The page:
In the year 1624 officials of the Estado da Índia and members of the Society of Jesus jointly organized a reception to honour Francisco Xavier's recent papal canonization, two years earlier. This chapter develops a discourse and materiality of Goa Dourada by contextualizing the eyewitness testimonies of two such ritual participants to this event (one Italian, the other Portuguese), within a larger multitude of European travellers who flocked to Portuguese India, often described as a “Rome in India” throughout the seventeenth century. Given Xavier's historical ties to Goa, one of the many ways in which Portuguese colonial officials reinforced Goa's “goldenness” to its (colonial) subjects, residents, and visitors alike was through the staging of an elaborate celebration, with Xavier’s “miraculous” corpse as its ritual centerpiece, in much the same manner that Goa itself had been “dressed up” for this special occasion.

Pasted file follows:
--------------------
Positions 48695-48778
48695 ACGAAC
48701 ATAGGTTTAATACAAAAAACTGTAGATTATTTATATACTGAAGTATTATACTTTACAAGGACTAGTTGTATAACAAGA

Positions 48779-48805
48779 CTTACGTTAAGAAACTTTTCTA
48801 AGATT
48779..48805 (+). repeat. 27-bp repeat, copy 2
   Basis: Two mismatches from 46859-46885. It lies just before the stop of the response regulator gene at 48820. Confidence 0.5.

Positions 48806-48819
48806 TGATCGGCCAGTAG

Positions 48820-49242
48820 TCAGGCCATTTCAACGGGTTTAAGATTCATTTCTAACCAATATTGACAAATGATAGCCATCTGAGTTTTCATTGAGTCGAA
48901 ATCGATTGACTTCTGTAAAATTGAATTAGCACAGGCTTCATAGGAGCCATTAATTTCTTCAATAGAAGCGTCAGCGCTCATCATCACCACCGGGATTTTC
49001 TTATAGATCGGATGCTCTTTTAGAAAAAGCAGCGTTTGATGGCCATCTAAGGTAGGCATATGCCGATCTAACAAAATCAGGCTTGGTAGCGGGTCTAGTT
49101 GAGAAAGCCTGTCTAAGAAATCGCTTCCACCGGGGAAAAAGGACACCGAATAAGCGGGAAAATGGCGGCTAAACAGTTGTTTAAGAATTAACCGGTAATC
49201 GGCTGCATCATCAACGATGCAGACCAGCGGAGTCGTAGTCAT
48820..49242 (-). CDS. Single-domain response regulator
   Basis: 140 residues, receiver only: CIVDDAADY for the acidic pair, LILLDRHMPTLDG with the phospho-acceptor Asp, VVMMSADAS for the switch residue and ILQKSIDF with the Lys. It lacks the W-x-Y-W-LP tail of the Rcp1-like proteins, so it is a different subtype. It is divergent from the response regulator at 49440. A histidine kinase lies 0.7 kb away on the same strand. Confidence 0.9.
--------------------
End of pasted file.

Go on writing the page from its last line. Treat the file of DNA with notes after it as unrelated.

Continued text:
Images have always played a vital role in political communication and in the visualization of power structures and hierarchies. They gain even more importance in situations where non-verbal communication prevails: In the negotiation processes between two (or more) different cultures, the language of the visual is often thought of as the most effective way to acquaint (and overpower) the others with one’s own principles, beliefs, and value systems. Scores of these asymmetrical exchange situations have taken place in the Portuguese overseas empire since its gradual expansion in the 16th century.
This book offers new insights into the broad and differentiated spectrum of functions images could assume in political contexts in those areas dominated by the Portuguese in early modern times. How were objects and artifacts staged and handled to generate new layers of meaning and visualize political ideas and concepts? And what were the respective reasons, means, and effects of the visualization of Portuguese power and politics?